Shutting down the Internet, blocking websites and expunging online content are among the tactics governments in Africa are using to stifle citizens’ voices, even as online platforms increasingly become the go-to places to denounce bad governance.
According to a new report titled State of Internet Freedom in Africa, these tactics are employed under the guise of national security concerns. The study examined seven East and Southern African countries.
“During protests or elections, the government can just shut down the Internet without reference to any particular law,” said Arthur Gwagwa, senior researcher at Centre for Intellectual Property and Information Technology Law in Kenya.
The report, prepared by Collaboration on International ICT Policy for East and Southern Africa, cites Ethiopia as an example where Internet shutdowns are becoming a preferred tool to silence critics. In July, for example, the government ordered the blockage of social sites and other websites citing exam leakages and spreading of rumours. The move came at a time of anti-government protests.
Uganda and Burundi have also experienced Internet shutdowns in recent months: Uganda on the eve of presidential elections in February and during the inauguration in May; and Burundi in April last year during public protests against President Pierre Nkurunziza’s re-election bid.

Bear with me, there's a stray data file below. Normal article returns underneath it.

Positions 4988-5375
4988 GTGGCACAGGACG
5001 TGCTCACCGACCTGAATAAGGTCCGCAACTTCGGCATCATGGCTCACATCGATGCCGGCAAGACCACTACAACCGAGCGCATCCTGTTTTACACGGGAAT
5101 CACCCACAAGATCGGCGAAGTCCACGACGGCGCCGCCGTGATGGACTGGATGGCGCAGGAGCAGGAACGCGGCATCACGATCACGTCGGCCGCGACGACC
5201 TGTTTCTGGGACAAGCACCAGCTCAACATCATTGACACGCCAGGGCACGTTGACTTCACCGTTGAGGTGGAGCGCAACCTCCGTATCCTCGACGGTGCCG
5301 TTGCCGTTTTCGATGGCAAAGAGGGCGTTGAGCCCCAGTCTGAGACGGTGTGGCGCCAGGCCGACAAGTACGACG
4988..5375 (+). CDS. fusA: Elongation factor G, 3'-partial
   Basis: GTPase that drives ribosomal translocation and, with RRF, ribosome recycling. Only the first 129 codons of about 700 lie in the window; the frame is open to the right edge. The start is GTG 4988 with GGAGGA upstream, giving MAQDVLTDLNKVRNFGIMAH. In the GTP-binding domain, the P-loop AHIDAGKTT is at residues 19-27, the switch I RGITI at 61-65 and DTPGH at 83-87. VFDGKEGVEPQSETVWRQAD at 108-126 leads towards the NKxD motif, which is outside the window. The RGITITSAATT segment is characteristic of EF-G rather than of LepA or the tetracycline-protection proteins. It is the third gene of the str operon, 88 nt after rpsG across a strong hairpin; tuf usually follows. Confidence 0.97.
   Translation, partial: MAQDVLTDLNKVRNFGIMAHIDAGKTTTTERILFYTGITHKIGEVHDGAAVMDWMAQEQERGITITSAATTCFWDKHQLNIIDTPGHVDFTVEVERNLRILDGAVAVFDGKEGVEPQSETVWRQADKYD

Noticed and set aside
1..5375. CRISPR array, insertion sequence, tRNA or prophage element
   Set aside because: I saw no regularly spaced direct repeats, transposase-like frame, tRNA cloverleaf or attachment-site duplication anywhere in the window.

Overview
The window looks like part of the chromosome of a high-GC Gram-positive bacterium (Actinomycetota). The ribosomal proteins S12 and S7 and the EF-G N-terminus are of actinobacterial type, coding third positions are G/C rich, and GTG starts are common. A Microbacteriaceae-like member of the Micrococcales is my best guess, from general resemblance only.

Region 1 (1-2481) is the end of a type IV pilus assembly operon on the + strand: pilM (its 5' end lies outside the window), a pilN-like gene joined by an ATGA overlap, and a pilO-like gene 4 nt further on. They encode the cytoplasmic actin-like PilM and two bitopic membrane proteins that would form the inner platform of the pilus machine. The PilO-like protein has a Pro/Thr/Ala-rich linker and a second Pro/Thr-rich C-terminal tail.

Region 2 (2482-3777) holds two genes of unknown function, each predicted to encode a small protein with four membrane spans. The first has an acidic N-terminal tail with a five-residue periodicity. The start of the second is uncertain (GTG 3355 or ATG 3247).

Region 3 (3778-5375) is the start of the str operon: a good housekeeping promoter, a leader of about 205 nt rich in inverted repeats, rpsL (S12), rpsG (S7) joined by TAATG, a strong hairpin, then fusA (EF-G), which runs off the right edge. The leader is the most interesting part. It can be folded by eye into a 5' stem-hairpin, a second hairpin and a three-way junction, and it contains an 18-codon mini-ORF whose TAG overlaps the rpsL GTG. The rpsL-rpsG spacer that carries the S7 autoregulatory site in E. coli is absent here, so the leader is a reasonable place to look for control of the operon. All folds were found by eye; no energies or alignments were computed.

According to the study, Ethiopia and Rwanda have been leading in website blocking for many years.
In Rwanda, the report notes, the websites blocked are mostly “critical” online newspapers and those belonging to opposition groups. Burundi, Zambia, DR Congo, Kenya and Somalia have also experienced website blockage.
Maxcense Lemo, the managing director of Jamii Media, a Tanzanian online forum, said that the Internet is a bigger threat to governments than any other type of media because more people visit websites than can buy newspapers.
On content removal, Kenya is not seen to be active in online censorship, but the government has in the past made Internet filtering requests to private companies and ordered the blocking of activists’ website that published content on corruption and government wrongdoings, the report notes.
So, Internet freedom is not absolute; experts say users must be cautious about their online activities.
“The law enforcement agents have the right to instruct service providers to remove content that may, for example, be a threat to national security or injurious to others people’s reputation,” said Mr Gwagwa.